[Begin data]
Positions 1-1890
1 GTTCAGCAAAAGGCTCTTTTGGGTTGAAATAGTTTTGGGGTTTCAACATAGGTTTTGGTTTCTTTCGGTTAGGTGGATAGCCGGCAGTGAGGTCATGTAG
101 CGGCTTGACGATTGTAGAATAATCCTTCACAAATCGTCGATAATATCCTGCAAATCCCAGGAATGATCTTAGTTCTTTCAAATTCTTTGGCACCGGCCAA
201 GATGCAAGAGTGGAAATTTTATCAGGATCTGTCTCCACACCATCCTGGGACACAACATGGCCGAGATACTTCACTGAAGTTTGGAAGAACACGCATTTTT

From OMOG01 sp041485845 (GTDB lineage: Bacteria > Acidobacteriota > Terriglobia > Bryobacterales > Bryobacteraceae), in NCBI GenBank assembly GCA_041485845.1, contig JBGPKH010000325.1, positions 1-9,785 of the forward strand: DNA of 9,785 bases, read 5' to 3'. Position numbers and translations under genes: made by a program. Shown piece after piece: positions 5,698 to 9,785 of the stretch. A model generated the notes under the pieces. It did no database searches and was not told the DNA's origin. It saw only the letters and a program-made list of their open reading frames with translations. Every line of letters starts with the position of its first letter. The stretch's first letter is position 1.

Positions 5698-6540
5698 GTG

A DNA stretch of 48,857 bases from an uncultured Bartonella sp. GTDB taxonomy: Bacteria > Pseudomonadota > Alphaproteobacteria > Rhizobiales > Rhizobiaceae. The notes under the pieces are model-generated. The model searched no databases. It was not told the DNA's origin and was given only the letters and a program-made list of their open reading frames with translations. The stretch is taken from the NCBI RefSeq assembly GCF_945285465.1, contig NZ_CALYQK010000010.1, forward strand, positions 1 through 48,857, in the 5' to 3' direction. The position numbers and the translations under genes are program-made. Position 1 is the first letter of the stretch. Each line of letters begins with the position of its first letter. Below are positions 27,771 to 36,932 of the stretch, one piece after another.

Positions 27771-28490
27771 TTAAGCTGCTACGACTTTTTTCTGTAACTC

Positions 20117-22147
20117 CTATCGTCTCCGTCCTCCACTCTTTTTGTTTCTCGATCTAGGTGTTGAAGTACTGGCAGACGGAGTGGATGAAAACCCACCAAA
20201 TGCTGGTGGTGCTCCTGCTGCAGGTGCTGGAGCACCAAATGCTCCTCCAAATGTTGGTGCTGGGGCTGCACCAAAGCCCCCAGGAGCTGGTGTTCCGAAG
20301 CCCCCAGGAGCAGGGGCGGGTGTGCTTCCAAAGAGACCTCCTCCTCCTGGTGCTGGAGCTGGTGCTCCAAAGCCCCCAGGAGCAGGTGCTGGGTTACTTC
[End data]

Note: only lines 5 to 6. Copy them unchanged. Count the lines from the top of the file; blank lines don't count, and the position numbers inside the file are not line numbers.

From OMOG01 sp041485845 (GTDB lineage: Bacteria > Acidobacteriota > Terriglobia > Bryobacterales > Bryobacteraceae), in NCBI GenBank assembly GCA_041485845.1, contig JBGPKH010000325.1, positions 1-9,785 of the forward strand: DNA of 9,785 bases, read 5' to 3'. Position numbers and translations under genes: made by a program. Shown piece after piece: positions 5,698 to 9,785 of the stretch. A model generated the notes under the pieces. It did no database searches and was not told the DNA's origin. It saw only the letters and a program-made list of their open reading frames with translations. Every line of letters starts with the position of its first letter. The stretch's first letter is position 1.

Positions 5698-6540